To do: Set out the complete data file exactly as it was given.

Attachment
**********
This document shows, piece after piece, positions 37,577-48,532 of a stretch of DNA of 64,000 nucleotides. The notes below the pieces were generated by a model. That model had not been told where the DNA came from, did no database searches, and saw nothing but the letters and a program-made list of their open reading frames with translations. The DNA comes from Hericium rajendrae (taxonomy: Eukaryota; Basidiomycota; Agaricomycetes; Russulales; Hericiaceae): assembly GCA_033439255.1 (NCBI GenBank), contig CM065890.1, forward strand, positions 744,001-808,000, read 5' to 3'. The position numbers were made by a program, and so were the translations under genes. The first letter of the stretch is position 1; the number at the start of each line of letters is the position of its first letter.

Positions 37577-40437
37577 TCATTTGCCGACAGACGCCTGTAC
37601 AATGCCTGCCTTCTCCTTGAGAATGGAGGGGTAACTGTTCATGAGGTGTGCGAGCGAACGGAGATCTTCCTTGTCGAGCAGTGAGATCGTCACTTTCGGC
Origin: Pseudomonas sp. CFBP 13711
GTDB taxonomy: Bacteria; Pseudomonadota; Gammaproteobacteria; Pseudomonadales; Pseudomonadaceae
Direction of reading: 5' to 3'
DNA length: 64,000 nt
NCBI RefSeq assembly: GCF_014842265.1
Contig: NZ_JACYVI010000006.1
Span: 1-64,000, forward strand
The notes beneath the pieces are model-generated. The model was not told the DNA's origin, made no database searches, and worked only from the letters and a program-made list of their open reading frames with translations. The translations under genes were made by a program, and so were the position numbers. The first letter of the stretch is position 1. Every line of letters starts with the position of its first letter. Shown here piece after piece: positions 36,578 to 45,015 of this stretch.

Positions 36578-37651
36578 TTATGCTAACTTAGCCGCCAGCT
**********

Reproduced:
This document shows, piece after piece, positions 37,577-48,532 of a stretch of DNA of 64,000 nucleotides. The notes below the pieces were generated by a model. That model had not been told where the DNA came from, did no database searches, and saw nothing but the letters and a program-made list of their open reading frames with translations. The DNA comes from Hericium rajendrae (taxonomy: Eukaryota; Basidiomycota; Agaricomycetes; Russulales; Hericiaceae): assembly GCA_033439255.1 (NCBI GenBank), contig CM065890.1, forward strand, positions 744,001-808,000, read 5' to 3'. The position numbers were made by a program, and so were the translations under genes. The first letter of the stretch is position 1; the number at the start of each line of letters is the position of its first letter.

Positions 37577-40437
37577 TCATTTGCCGACAGACGCCTGTAC
37601 AATGCCTGCCTTCTCCTTGAGAATGGAGGGGTAACTGTTCATGAGGTGTGCGAGCGAACGGAGATCTTCCTTGTCGAGCAGTGAGATCGTCACTTTCGGC
Origin: Pseudomonas sp. CFBP 13711
GTDB taxonomy: Bacteria; Pseudomonadota; Gammaproteobacteria; Pseudomonadales; Pseudomonadaceae
Direction of reading: 5' to 3'
DNA length: 64,000 nt
NCBI RefSeq assembly: GCF_014842265.1
Contig: NZ_JACYVI010000006.1
Span: 1-64,000, forward strand
The notes beneath the pieces are model-generated. The model was not told the DNA's origin, made no database searches, and worked only from the letters and a program-made list of their open reading frames with translations. The translations under genes were made by a program, and so were the position numbers. The first letter of the stretch is position 1. Every line of letters starts with the position of its first letter. Shown here piece after piece: positions 36,578 to 45,015 of this stretch.

Positions 36578-37651
36578 TTATGCTAACTTAGCCGCCAGCT